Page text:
Letters to the Editor: Don't Call It "Killing"

Also: Elephants are people too, you know! (Though we're not so sure about mimes.)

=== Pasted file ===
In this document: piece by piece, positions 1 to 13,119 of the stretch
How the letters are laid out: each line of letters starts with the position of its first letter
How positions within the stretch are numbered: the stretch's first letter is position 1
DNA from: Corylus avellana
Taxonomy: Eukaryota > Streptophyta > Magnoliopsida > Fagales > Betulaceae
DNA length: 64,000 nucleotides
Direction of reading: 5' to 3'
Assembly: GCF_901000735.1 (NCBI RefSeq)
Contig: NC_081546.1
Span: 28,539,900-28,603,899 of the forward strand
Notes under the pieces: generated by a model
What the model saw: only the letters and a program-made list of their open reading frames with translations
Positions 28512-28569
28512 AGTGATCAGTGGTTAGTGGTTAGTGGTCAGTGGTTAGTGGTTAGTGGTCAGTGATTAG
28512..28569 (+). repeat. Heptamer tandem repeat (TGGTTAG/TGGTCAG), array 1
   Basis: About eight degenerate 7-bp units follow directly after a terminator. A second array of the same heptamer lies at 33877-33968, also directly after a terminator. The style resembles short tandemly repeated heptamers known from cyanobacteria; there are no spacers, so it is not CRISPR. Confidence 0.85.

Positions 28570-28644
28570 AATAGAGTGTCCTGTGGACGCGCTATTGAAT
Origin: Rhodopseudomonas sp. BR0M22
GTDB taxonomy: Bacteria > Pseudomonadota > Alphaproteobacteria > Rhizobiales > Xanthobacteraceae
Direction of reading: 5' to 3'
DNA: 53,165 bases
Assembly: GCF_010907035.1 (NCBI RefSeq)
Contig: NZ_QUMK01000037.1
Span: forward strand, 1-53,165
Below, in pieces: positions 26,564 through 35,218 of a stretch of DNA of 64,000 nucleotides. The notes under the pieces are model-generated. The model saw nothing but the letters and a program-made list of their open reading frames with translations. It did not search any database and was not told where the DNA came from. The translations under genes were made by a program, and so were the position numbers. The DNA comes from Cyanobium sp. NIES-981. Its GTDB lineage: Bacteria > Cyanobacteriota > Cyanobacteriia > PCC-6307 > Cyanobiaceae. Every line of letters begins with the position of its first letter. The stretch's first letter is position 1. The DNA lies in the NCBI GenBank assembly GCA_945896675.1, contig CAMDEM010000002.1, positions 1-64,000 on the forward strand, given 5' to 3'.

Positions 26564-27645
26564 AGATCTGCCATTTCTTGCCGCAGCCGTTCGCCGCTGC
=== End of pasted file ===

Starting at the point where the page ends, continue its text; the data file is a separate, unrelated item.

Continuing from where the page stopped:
RE: "Terminal Uncertainty" by Nina Shapiro (Jan. 14)Nina Shapiro's use of loaded language such as patients "killing themselves" (the terminal patient may elect to end his or her life, but it's a disease that's doing the killing—duh!) to describe "legal aid in dying" or "death with dignity" is only the first tip that she has an ideological axe to grind. While the data is quite clear that a huge majority of terminally ill people don't outlive their terminal prognoses, she focused nearly her entire story on a few who did. Note to Nina: Nobody has to use Washington's new "death with dignity" law. It's just one of many choices that a terminally ill person has, and many of us will be comforted by knowing we can use it if we need to. Nearly 60 percent of Washington's voters must have thought so on Nov. 4. —Rob MaximusRE: "New Zoo Review" by Damon AgnosKeeping the planet's largest land mammal in Woodland Park Zoo's tiny barn room up to 17 hours a day and in a section of a one-acre yard is blatantly inhumane. Whether looking for food or energized by food, elephants are born with bodies that need to walk great distances for their mental and physical health. Experts have presented decades of research that bears this out.Since 2000, half of the 63 elephants that have died in AZA-accredited zoos never reached the age of 40. The natural lifespan of elephants is 60–70 years. It is the zoo environment that is killing them prematurely, just as poachers and loss of habitat are doing in the wild—it is the same crime with the same result.The zoo claims displaying elephants makes people care about them, and then they will donate to conserve them. If this were true, Asian elephants wouldn't be as endangered today, since people have been seeing them in zoos for more than 200 years. As zoos have adopted their "conservation" ethic to justify incarcerating elephants, numbers have continued to decline.Conservation of elephants needs to take place in the wild—the ONLY place they should be—not in a "cage" with Olmsted landscaping, to which they have no access. —Alyne FortgangRE: "Hearst to P-I: Drop Half Dead?" by Rick AndersonI've been reading every heartbreaking story on the P-I that I come across. Every one of them brings tears to my eyes. ("Opportunity" be damned!) But none compare to this one, written from the heart and with the perspective of one who was there, smelling the whiskey, drenched in the ink and wood pulp. —Mary W.Wrong about the San Francisco Examiner. The print edition (free) still exists, but the Fangs no longer own it. —CSSW responds: Noted! Thanks for the correction.If you saw the Examiner today, it's understandable to think it is dead: a few ginned-up news pieces to wrap ads around. Sadly, folding the print P-I makes economic sense. I'd rather have it be a newspaper without paper, than without news.—T.J.The P-I is and was always the #2 paper—which made it more fun, and the reason I read it...—MMBNo matter how long it's been around, the Seattle Times will always be the "New Coke" to the Post-Intelligencer's "Coca Cola Classic." —SherryRE: "Mime's A-Wastin'" by Mike SeelyI'm not sure I'm ready to "blame" mime's demise on Shields and Yarnell (who?), or that there are too many untalented ones, or that it isn't taken as seriously here as it is in Europe. (Really? The Jerry Lewis defense has always rang bunk to me.) Instead I'd simply say it's not really that entertaining. —MimeWarpRE: "Don't Cheat Yourself" by DategirlMy hubby has permission to get a bit on the side should he wish, as long as he is discreet and doesn't bring any diseases home; this is of course with the understanding that I too may decide to find greener pastures. Philandering doesn't mean the destruction of the marriage; it depends on how insecure the couple is. Marrieds stay together for many reasons, and sex usually ain't one of them. Kids are a reason. Finances are a reason. Having someone to bring you a cup of tea in bed when you're sick is a reason.Don't tell me to try spicing it up; with two kids and 13 years of marriage under my belt, the thought of "love trysts" or fancy lingerie for the husband makes me laugh. You also do a disservice to women when you imply that we all demand platitudes for such idiocies as, "Am I pretty?", whether to husband or lover. For Pete's sake: Not all of us are insecure clingers. Some of us are actually attractive and confident; confident enough to give the old ball-and-chain a bit of freedom for himself. Marriage in the "old-fashioned" sense is more destructive to many people than is allowing for people's real needs...like some sex every now and again. —VanniiI have a cure for not enough sex. It's a method I use frequently, as I am in between men at the moment. I call it...masturbation! Quick, easy, emotional baggage–free. The perfect solution for a man or woman whose committed partner's sex drive does not match their own. Perhaps I should write a book and make millions. —ZeiglindaDategirl, do you even read the letters you get? The guy's point is not that "cheating is easier," but that a gentler response [from you] is more effective. So cut the cranky, will ya? —DuderIt may be more work sneaking around, hiding credit-card receipts, killing the history on your computer, or clearing the GPS device and resetting the odometer on your Lexus than signing up for a sex retreat for you and your wife, but who cares? That's the beauty of the affair. Pure adrenaline. Acting half your age. Rutting in the backseat of the Lexus like a fucking teenager. What's not to love? The need for drama may lie at the center of the motivation for the affair. Why wouldn't it? —Irv

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